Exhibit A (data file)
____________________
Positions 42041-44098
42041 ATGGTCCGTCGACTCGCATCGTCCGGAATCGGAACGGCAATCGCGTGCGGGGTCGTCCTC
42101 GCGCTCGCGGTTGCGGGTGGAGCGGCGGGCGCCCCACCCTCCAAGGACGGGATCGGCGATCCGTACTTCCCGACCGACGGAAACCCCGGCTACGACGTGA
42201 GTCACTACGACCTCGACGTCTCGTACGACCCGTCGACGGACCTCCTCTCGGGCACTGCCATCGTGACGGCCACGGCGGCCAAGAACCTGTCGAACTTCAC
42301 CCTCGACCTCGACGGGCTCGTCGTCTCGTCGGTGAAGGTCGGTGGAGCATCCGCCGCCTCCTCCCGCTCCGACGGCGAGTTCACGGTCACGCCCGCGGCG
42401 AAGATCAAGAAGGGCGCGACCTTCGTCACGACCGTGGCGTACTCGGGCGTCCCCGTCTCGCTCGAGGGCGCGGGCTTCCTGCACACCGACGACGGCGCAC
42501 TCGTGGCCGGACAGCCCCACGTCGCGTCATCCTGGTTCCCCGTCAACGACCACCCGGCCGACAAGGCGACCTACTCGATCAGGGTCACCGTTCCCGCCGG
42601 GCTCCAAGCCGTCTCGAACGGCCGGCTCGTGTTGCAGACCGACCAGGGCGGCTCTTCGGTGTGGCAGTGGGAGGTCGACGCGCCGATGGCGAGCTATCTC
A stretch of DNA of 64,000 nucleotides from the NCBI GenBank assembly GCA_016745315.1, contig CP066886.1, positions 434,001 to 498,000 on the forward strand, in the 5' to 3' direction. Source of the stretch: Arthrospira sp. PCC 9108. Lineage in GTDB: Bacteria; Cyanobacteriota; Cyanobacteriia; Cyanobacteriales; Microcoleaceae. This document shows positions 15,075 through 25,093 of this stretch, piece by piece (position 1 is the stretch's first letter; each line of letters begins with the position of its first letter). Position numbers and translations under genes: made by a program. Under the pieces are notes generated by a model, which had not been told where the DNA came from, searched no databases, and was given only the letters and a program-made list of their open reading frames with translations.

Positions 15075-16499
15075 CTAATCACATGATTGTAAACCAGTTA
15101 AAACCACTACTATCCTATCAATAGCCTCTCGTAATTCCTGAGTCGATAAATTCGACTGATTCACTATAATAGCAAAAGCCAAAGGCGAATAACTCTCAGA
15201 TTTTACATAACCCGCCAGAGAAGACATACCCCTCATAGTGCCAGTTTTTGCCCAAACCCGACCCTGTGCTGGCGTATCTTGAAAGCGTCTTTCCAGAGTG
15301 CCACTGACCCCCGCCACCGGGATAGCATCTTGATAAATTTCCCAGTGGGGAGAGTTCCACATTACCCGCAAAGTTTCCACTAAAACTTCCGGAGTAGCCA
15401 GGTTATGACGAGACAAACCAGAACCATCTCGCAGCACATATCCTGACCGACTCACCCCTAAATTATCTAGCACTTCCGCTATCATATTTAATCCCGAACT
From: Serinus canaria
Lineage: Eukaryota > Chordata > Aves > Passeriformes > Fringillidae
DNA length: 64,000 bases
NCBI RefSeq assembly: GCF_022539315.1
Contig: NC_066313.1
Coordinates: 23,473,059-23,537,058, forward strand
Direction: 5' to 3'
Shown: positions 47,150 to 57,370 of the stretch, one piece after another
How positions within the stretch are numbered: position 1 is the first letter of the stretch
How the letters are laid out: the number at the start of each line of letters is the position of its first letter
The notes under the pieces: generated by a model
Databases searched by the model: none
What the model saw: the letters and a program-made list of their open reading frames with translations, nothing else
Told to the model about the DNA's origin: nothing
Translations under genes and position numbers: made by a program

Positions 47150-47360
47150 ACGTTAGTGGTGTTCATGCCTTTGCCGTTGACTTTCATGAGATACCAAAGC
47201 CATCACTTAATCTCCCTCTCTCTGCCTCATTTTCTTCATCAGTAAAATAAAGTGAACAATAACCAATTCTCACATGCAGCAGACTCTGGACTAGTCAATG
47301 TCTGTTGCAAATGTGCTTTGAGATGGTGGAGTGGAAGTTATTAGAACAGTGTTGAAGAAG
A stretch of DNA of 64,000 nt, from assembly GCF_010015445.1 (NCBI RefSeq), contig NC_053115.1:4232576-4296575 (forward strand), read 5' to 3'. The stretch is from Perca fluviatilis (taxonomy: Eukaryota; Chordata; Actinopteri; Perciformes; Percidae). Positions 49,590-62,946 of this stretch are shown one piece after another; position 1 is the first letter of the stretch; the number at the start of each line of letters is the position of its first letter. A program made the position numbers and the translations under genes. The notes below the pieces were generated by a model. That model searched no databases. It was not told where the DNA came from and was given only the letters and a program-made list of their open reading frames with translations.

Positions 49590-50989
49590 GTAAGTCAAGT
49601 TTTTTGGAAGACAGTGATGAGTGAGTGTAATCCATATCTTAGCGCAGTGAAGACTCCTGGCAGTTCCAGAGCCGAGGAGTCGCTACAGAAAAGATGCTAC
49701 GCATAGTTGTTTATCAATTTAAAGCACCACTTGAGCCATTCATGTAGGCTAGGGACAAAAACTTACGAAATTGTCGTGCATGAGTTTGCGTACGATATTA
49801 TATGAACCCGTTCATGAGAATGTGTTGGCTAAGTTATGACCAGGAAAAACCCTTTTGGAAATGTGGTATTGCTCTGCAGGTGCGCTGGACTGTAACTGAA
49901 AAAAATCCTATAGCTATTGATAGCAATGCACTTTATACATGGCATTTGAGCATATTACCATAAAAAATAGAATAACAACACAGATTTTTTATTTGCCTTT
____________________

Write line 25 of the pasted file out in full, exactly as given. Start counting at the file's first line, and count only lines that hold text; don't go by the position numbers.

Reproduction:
How the letters are laid out: the number at the start of each line of letters is the position of its first letter